UN Authority Figures

UN Economic and Social Council: Saudi Arabia

A woman enters a taxi in Saudi Arabia. Saudi women are prohibited from driving. (BBC, January 22, 2008)

Mission of the Economic and Social Council: "The Economic and Social Council (ECOSOC) serves as the central forum for discussing international economic and social issues...It is responsible for: promoting higher standards of living, full employment, and economic and social progress; identifying solutions to international economic, social and health problems; facilitating international cultural and educational cooperation; and encouraging universal respect for human rights and fundamental freedoms." (ECOSOC web-site, "Information about the Council")

Term of office: 2009-2011

Saudi Arabia's Record on "social progress" and "encouraging universal respect for human rights and fundamental freedoms":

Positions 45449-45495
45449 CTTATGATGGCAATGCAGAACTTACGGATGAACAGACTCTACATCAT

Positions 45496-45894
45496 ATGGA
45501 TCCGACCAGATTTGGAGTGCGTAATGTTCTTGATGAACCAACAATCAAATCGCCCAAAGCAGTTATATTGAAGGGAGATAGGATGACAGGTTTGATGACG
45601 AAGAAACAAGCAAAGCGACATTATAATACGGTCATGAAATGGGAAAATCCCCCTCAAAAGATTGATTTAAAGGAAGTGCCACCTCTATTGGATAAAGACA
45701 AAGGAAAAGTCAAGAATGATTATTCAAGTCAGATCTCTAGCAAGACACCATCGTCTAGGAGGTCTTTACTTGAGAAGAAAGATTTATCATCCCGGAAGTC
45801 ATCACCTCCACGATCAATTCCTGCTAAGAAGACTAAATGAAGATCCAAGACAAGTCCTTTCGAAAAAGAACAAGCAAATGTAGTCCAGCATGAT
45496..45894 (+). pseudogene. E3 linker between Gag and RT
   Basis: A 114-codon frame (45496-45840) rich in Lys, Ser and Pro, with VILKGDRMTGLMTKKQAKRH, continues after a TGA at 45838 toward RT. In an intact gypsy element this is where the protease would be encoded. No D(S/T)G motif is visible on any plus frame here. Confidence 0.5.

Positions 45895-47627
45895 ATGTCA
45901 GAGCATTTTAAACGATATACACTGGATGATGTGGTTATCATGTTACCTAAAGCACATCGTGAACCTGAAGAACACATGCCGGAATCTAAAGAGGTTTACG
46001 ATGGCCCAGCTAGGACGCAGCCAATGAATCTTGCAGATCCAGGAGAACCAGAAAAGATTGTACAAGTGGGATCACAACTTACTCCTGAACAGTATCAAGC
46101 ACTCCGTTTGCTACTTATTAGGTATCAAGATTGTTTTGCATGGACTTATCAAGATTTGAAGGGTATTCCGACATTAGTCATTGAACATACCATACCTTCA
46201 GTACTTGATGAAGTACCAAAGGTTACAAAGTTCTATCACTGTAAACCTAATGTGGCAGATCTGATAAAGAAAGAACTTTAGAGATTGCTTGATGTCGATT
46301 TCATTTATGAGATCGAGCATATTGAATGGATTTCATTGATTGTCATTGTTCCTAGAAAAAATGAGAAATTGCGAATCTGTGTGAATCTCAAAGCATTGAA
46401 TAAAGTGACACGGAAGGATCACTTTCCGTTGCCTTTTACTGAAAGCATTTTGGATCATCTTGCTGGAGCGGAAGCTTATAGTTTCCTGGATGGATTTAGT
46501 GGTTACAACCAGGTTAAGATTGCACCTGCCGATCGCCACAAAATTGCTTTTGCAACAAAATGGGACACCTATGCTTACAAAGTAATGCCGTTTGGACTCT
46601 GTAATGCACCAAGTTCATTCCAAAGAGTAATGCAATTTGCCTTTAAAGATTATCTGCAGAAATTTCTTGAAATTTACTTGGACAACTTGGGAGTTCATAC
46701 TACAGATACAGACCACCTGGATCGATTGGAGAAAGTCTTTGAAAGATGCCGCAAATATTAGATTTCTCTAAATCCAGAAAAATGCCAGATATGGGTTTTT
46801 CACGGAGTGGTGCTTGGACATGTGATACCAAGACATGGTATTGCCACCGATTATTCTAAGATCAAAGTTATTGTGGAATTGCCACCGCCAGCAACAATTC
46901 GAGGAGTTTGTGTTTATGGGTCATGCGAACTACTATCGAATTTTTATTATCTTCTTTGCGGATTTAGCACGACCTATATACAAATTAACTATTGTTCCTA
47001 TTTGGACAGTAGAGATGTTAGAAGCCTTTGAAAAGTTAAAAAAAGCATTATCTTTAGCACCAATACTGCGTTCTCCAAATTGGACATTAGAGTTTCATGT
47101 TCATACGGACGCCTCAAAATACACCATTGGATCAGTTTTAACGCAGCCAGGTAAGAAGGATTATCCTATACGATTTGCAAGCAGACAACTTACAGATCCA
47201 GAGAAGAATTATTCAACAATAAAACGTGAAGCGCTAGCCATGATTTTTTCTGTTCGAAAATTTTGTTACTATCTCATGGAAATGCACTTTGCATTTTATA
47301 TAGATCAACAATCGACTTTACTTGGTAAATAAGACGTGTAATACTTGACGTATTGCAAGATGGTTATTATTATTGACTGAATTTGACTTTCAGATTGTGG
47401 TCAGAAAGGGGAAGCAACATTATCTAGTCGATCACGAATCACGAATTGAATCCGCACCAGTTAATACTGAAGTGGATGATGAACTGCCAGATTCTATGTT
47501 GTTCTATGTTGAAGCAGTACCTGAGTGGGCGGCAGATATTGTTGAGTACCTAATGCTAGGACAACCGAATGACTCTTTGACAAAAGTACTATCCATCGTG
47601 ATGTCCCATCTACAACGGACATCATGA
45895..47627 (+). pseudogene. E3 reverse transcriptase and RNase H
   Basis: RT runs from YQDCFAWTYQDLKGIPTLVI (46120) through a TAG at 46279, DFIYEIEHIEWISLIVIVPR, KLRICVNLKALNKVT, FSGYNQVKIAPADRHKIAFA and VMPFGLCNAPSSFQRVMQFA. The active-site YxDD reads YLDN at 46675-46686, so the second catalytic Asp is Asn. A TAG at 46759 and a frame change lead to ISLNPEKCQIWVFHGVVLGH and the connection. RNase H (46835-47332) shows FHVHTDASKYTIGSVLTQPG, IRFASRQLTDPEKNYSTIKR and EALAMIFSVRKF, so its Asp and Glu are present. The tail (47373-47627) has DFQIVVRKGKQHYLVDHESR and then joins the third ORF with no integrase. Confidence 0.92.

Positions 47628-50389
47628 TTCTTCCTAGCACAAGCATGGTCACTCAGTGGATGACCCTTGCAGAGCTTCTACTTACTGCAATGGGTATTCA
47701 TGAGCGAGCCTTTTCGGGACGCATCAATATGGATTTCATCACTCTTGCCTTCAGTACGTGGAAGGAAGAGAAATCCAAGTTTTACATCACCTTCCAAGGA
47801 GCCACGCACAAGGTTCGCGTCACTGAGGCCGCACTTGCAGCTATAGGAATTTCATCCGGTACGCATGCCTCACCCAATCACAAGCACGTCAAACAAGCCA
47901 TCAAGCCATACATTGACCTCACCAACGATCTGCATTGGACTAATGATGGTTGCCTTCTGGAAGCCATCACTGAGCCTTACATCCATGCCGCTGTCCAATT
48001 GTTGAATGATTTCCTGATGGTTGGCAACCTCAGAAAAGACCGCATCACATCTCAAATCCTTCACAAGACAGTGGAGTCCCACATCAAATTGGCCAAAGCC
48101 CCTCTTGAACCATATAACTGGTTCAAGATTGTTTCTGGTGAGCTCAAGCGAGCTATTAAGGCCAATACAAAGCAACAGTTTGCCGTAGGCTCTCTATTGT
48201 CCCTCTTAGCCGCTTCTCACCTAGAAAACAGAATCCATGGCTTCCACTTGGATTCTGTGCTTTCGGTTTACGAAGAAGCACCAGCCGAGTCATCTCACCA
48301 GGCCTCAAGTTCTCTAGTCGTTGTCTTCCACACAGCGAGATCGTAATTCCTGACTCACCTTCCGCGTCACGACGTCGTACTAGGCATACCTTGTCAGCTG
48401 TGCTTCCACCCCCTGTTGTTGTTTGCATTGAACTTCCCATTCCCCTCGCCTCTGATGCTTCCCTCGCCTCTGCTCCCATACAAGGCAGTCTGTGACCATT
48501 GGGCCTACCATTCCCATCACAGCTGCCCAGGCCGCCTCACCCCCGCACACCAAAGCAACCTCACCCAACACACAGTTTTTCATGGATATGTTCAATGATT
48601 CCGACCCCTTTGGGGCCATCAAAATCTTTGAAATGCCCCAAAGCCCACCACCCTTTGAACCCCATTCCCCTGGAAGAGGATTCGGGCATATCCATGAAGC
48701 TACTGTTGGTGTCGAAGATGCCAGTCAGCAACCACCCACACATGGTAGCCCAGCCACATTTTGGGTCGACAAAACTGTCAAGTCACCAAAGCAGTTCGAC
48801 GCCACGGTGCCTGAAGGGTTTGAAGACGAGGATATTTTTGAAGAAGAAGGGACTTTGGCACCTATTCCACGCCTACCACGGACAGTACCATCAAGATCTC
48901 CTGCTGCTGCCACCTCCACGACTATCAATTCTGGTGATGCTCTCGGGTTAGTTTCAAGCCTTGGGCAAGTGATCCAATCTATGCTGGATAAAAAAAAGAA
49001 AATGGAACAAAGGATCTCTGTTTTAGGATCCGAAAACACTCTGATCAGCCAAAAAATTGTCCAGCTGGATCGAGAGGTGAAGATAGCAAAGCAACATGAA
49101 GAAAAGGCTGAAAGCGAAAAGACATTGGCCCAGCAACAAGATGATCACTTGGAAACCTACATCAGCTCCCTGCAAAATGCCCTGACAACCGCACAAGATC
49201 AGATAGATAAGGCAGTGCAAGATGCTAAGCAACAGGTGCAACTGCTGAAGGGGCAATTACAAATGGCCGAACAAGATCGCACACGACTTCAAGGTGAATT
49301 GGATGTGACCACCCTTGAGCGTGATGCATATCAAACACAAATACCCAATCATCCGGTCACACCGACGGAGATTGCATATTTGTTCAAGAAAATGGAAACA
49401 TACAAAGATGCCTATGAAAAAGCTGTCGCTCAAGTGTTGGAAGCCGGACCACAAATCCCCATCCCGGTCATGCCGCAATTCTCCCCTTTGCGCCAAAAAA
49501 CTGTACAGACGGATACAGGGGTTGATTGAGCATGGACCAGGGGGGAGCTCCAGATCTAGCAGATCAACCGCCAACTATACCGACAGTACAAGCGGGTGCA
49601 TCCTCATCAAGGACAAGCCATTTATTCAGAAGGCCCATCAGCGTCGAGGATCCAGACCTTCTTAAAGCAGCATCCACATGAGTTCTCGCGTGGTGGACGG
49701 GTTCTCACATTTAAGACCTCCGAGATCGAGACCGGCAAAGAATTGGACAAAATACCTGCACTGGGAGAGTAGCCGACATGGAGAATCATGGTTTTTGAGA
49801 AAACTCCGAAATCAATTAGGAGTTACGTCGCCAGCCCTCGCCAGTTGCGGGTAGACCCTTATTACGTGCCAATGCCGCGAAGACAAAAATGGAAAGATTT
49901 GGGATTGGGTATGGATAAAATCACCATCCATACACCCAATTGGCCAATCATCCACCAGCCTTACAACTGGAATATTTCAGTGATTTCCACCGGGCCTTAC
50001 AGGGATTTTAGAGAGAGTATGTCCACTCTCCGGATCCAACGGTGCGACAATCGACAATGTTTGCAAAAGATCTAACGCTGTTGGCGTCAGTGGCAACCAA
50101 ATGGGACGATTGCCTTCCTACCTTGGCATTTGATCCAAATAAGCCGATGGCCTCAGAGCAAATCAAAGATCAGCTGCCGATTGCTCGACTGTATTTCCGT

"[T]he following significant human rights problems were reported:...judicially sanctioned corporal punishment; impunity, particularly on the part of the religious police; denial of public trials and lack of due process in the judicial system; political prisoners; incommunicado detention...In a Shari'a court, the testimony of one man equals that of two women...Religious police enforcement of strict standards of social behavior included...insisting upon compliance with strict norms of public dress, and dispersing gatherings of women in public places designated for men, as well as preventing unaccompanied men from entering public places designated for families. Religious police frequently reproached both citizen and foreign women for failure to observe strict dress codes and arrested men and women found together who were not married or closely related...[I]ndividuals were not permitted to criticize the royal family publicly. The government actively impeded criticism and monitored citizens' political activity...The government restricted access to the Internet, and the Saudi Telecommunications Company (STC) reportedly monitors e mail and Internet chat rooms...There is no legal recognition or protection of religious freedom, and it was severely restricted in practice. The government limited the practice of all but the officially sanctioned version of Islam...prohibiting the public practice of, profession of, or possession of literature and symbols relating to other religions...Freedom of movement was restricted...[A]ll women in the country were prohibited from driving...The prevailing interpretation of Shari'a institutionalizes discrimination based on gender, witnessed in application of inheritance and divorce laws and legal process, as well as in restricted educational and socioeconomic opportunities for women...The majority of rape cases are not reported because victims face societal reprisal, often being deemed unfit for marriage or even punished as a result of having been raped. There were no laws specifically outlawing domestic violence, and the number of cases was difficult to determine due to taboos about public reporting... Trafficking of women and children for commercial sexual exploitation was reported...Under Shari'a as interpreted in the country, sexual activity between two persons of the same gender is punishable by death or flogging...Despite revisions to elementary and secondary textbooks, the books still retained some language that was intolerant of other religious traditions, especially Jewish, Christian, and Shia beliefs...The labor code does not allow workers to form and join independent unions of their choice...[M]any foreign workers were...subjected to abusive conditions that constituted involuntary servitude or forced labor, including nonpayment of wages for months and years, debt bondage, confinement, confiscation of travel and identity documents, long hours without days off, contract switching, intimidation, and physical abuse. Child labor occurred in the country..." (US State Department's Country Report on Human Rights Practices 2008, Saudi Arabia)